beef filet

Beef checkoff launches Food Waste Challenge

Food waste costs average American family approximately $2,500 annually.

Food waste is a continuing problem in the U.S. In fact, World Food Day estimates that about 30-40% of the food supply in North America is wasted. In recognition of Earth Day later this month, the beef checkoff announced that it is challenging consumers to #WasteLess with its 30 Day Food Waste Challenge.

Although beef is one of the least wasted commodities produced in the U.S., with around 20% of edible product going to waste, the checkoff said consumers could help improve beef sustainability by 10% simply by cutting that waste in half. 

The challenge encourages Americans to raise awareness and introduce simple changes to fight food waste in their daily routine. People who sign up for the Food Waste Challenge will be given shopping tips and food prep strategies to help reduce food waste in their households. They are also encouraged to post on social media using #WasteLess to encourage others to join the challenge, the announcement said.

The beef checkoff's 2015 "Sustainability Executive Summary" stated that food waste costs the average American family approximately $2,500 annually.

“Reducing food waste is one of the most impactful steps anyone can take to reduce their impact on the environment. Food that doesn't get eaten not only wastes the resources used to produce it but ends up in a solid waste landfill -- the number-one source of methane emissions in the U.S.,” the beef checkoff explained.

In 2016, the first year of the challenge, more than 500 people participated, most of which were graduates of the beef checkoff's Masters of Beef Advocacy program. This group of beef and dairy producers, along with chefs, teachers, doctors, dietitians and others in the beef community, focus on advocating for agriculture and environmental sustainability. This year, the checkoff hopes to reach beyond those program graduates and make a bigger impact on reducing food waste across the country.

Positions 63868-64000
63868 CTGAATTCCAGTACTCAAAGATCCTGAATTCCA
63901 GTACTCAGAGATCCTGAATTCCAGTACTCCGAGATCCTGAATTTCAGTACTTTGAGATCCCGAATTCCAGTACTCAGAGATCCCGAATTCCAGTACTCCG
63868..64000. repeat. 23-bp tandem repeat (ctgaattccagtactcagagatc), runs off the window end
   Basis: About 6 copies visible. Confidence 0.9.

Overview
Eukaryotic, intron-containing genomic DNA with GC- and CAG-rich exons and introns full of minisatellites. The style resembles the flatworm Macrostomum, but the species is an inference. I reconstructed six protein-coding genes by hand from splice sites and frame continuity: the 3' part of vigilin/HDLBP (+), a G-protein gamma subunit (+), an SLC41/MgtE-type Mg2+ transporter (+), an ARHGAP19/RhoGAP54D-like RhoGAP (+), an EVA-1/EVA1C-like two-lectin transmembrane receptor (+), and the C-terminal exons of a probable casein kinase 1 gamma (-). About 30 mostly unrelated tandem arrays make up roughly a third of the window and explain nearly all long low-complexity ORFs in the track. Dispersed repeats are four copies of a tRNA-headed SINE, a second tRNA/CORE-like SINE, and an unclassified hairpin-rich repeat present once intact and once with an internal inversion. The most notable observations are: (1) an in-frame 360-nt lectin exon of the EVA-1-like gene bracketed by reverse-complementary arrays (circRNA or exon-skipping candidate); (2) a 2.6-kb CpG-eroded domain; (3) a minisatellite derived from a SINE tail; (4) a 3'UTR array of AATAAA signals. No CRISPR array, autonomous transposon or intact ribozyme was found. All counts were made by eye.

“Not only are cattle producers reducing food waste in their homes; they are doing their part on the farm, too," the announcement stated. "Through better management of cattle nutrition, farmers are able to take byproduct common in their region -- such as almond hulls, beet tops and potato starch -- and feed that to cattle instead of letting it go to waste.”

The checkoff explained that beef is an ideal ingredient to help combat food waste because it is great for batch cooking, can be used in a variety of dishes and stores well both raw and cooked in the refrigerator and freezer when handled properly.

The beef industry is making great strides in minimizing its impact to the environment and hopes that this 30 Day Food Waste Challenge will encourage American's to join that effort, according to the announcement.

TAGS: Business
Hide comments

Comments

  • Allowed HTML tags: <em> <strong> <blockquote> <br> <p>

Plain text

  • No HTML tags allowed.
  • Web page addresses and e-mail addresses turn into links automatically.
  • Lines and paragraphs break automatically.
Publish